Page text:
by Erik Hanberg, Author, The Little Book of Gold: Fundraising for Small (And Very Small) Nonprofits
I firmly believe that if you are writing an interesting, funny, or informative blog, that people will find your blog … eventually.
But you can jumpstart that process to build your audience of readers very quickly.
Start with your current audience
Let donors, volunteers, patrons, and anyone else who has signed up for your emails know that you have a new blog (or a new and improved blog, if you started one ages ago but let it sit empty). Wait until you have 3 to 6 posts up before you start promoting it heavily. After that, though, don’t be afraid to share it often. It’s OK to link to a particularly good article from your blog in every newsletter, just to remind people it’s there.
Facebook is the big player in social media. It’s well-suited for sharing links to blog posts. By creating a Facebook page for your nonprofit, you are building a place for people who like you to keep up with you on a site they spend a lot of time on. Done right, Facebook should be able to send you a significant portion of your web traffic. Every time you write a new blog post, it should be posted on Facebook immediately.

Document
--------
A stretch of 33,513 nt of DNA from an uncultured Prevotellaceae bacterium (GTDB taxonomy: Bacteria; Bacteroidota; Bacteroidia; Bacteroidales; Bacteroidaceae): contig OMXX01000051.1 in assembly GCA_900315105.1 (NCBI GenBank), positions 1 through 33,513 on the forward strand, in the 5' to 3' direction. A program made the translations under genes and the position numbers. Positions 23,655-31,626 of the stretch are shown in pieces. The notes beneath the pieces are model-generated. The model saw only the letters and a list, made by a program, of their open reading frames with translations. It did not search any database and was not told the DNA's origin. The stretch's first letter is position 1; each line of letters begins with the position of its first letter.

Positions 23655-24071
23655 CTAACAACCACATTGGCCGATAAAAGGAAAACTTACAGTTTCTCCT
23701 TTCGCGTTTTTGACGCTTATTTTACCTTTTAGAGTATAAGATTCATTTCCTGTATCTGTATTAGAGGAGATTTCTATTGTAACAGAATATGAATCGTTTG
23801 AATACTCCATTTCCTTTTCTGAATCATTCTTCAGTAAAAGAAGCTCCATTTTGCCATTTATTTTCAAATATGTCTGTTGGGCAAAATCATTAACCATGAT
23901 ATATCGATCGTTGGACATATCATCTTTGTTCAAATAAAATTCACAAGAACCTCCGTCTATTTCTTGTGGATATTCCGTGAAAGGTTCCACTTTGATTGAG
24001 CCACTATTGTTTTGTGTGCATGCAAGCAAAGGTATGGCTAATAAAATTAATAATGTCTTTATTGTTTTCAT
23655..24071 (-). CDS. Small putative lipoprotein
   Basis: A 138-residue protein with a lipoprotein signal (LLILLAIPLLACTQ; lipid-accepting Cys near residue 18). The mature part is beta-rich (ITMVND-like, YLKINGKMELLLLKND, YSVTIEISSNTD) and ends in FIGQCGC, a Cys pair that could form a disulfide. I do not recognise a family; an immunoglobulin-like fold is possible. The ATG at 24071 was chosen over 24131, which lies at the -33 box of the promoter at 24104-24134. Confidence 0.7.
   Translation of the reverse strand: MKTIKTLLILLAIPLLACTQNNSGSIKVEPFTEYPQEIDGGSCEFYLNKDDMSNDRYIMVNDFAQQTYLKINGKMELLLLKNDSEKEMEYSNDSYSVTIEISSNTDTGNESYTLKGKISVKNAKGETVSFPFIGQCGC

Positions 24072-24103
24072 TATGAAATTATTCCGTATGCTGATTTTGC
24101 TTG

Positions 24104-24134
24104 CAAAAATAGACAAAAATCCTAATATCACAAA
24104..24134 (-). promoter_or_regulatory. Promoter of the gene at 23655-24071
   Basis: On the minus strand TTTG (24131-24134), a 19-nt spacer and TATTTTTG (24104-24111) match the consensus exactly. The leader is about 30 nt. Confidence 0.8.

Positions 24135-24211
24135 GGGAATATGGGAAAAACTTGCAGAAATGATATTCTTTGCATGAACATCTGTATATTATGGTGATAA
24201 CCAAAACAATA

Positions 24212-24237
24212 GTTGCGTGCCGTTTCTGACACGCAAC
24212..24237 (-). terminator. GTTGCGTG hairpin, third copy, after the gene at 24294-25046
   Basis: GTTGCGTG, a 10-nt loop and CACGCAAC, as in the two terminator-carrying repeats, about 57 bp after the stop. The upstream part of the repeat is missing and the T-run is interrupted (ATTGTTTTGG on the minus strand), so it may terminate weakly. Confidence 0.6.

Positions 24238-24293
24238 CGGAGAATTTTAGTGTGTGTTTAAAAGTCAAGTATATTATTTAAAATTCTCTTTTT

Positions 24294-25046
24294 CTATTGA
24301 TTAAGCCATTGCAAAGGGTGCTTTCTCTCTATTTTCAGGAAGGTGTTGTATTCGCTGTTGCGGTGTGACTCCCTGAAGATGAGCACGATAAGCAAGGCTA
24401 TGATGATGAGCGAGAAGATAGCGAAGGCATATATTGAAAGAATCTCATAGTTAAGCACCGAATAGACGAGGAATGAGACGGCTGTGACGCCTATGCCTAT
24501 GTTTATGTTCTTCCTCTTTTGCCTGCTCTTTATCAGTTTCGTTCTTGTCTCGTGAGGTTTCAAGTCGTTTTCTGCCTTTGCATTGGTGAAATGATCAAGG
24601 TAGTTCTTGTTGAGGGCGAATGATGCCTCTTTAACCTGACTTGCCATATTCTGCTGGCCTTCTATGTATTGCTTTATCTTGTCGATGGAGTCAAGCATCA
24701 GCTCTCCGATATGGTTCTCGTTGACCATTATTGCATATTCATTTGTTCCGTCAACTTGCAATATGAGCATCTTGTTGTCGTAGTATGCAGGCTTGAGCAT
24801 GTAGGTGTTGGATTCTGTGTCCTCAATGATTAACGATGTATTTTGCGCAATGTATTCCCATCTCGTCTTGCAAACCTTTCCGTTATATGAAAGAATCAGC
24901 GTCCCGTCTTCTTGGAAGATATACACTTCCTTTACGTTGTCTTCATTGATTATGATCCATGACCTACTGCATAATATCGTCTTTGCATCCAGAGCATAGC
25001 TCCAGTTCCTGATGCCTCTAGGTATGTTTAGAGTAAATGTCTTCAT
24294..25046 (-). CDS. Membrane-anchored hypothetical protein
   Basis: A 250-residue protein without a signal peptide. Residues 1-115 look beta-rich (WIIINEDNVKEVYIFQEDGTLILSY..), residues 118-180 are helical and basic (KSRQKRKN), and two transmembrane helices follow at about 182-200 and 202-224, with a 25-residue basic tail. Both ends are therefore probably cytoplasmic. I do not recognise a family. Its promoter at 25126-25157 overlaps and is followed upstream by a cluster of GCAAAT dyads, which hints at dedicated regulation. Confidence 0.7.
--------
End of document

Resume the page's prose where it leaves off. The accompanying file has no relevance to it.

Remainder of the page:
Twitter is an excellent social media service that rewards time spent on it much more than Facebook. You can interact with strangers much more easily and have a real-time conversation. It can be a little slower to build an audience than on Facebook, however. But it can’t be beat for real-time news, promotions, or other announcements. As with Facebook, as soon as you post to your blog, update Twitter with a link.
And, really, that’s the core of a basic but successful social media strategy:
- Write an interesting blog.
- Post links to that blog on Twitter and Facebook.
- Ask blog readers to become email subscribers, patrons, or donors (without bugging them too much).
- Respond to comments and questions. Thank people for engaging with you.
Of course, that means you’ll need to get people on Facebook and Twitter to start following you for this strategy to work.
Next week: Facebook!